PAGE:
America’s health care research system has many problems. The overall result is poor return on the money spent. The lure of big $ is a factor in many of them. Two specific problems:
- What gets research $ (including from Federal $) is heavily driven by profit potential, not medical potential. Ideas that can’t be patented get little research.
- Academic career incentives distort both topics of research (what will corporate sponsors pay for?) and publication. The “replicability crisis” is not just in social sciences.
This NYT article illustrates one way that drug companies indirectly manipulate research agendas: huge payments to influential researchers. In this article, Board of Directors fees. Large speaking fees for nominal work are another common mechanism. Here are some others:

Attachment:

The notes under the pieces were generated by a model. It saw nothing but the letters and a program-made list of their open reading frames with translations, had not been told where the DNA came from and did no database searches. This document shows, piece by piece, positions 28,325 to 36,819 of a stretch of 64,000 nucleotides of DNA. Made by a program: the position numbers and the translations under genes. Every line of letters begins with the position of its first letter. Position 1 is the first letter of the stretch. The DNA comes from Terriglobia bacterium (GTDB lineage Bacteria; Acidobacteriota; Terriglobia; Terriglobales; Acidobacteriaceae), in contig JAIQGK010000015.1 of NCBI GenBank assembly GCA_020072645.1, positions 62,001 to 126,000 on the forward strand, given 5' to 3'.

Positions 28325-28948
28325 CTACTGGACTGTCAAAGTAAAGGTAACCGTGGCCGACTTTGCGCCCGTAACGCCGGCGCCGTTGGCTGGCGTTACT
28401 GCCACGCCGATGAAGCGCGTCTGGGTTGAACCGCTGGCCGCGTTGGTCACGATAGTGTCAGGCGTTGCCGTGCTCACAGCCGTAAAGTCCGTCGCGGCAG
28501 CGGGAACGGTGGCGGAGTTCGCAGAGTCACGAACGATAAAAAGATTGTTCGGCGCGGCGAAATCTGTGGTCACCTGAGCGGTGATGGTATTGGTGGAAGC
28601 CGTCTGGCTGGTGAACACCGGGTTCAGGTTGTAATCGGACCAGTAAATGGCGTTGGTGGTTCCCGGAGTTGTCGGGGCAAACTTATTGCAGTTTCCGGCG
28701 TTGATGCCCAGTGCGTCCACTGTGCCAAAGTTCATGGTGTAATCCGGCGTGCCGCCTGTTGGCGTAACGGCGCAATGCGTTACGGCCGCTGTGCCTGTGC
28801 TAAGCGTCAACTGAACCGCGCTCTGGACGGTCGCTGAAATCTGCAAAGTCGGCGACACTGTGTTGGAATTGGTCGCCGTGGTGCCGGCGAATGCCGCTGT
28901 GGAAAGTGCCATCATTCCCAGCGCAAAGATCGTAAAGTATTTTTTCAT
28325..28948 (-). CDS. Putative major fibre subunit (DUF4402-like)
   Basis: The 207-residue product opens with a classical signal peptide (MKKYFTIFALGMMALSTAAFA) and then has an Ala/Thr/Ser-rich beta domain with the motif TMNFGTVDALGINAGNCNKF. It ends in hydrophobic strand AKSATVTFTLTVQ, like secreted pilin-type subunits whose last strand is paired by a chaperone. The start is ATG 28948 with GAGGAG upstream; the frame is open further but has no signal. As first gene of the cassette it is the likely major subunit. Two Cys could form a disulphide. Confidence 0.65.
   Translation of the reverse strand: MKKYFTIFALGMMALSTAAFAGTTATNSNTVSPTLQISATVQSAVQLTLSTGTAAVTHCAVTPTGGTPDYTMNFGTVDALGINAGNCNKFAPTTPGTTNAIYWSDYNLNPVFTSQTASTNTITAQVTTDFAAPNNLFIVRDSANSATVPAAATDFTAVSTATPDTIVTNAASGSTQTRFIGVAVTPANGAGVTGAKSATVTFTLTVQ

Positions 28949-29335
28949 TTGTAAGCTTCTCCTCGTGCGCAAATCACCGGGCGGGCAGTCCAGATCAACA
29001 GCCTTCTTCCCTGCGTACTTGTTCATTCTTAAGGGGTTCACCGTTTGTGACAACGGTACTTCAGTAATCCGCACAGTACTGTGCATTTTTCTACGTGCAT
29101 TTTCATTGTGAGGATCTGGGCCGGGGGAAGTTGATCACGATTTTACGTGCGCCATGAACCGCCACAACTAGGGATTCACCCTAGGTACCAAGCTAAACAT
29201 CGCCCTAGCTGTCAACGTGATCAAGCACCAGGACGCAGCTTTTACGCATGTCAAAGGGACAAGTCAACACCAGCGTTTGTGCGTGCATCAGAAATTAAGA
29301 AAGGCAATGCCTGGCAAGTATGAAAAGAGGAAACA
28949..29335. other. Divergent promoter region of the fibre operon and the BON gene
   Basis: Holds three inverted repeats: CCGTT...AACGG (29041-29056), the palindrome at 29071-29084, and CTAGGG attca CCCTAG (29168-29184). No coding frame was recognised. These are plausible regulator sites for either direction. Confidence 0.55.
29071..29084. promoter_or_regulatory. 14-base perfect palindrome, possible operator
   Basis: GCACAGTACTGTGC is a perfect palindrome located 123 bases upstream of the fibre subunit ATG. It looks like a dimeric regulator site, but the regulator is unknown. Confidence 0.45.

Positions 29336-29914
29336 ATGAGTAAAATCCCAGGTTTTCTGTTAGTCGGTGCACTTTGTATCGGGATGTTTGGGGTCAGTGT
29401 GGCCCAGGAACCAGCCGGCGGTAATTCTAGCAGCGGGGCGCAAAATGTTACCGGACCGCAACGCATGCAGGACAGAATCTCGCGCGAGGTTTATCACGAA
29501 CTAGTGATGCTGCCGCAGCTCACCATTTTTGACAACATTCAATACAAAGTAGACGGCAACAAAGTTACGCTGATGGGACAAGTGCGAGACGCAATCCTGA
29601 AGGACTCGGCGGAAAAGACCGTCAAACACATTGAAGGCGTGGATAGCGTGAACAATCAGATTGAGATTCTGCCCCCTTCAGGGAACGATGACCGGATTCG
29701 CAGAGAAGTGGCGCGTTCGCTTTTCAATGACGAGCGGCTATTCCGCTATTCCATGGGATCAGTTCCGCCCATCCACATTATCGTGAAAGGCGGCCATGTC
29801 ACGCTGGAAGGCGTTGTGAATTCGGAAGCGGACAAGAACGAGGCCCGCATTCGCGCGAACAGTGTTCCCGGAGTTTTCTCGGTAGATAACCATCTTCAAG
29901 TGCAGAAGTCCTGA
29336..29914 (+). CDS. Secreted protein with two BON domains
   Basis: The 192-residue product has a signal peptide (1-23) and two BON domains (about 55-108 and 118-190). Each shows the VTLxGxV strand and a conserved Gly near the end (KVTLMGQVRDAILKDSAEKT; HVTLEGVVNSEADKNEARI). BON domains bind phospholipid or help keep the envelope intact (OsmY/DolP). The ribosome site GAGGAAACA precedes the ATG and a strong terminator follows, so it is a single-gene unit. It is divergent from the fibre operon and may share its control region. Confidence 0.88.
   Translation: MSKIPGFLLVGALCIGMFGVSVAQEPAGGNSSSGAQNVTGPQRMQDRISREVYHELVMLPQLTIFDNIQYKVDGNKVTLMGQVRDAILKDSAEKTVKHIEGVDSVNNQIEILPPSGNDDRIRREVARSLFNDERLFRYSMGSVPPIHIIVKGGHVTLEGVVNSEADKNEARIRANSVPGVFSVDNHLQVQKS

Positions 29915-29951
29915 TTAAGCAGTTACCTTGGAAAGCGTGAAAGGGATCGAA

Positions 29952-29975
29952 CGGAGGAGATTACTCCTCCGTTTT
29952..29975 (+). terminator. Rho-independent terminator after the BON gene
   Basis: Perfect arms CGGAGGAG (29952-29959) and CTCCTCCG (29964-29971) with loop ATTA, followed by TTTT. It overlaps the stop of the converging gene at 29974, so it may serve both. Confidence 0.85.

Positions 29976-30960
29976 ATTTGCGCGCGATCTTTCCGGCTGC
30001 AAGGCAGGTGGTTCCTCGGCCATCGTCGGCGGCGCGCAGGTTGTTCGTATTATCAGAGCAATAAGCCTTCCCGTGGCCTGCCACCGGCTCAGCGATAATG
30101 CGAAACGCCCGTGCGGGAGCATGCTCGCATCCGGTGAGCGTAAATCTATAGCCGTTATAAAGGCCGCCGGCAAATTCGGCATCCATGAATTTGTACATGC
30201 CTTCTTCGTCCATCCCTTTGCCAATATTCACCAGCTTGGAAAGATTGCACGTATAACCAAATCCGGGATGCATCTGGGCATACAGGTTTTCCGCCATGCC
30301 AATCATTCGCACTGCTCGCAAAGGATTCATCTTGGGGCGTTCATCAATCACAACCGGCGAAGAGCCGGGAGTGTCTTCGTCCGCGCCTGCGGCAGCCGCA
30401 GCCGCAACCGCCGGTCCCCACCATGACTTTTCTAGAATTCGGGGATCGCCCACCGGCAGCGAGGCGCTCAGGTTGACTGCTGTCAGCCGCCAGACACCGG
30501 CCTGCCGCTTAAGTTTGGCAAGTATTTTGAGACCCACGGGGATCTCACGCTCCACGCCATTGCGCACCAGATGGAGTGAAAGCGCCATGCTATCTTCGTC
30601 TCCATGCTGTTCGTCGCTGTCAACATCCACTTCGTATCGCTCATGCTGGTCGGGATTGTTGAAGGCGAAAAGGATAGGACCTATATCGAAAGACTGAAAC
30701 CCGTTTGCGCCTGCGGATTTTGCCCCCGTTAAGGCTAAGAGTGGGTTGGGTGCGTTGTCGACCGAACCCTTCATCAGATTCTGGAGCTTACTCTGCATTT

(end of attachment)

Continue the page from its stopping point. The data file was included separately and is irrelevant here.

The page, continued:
- Speaking fees to reward doctors for prescribing a company’s products.
- Authors of research articles lying about their financial ties to companies making the drug the article is about.
- This article is a bit of a diatribe, but it links to multiple relevant studies.
Drugmakers don’t just compromise doctors; they also undermine top medical journals and skew medical research. By Harriet A. Washington | June 3, 2011
I could go on and on about this problem, partly because I live in a biotech town and work at a biotech university. I have posted about this elsewhere in this blog. But since it’s not an area where I am doing research, I will restrain myself.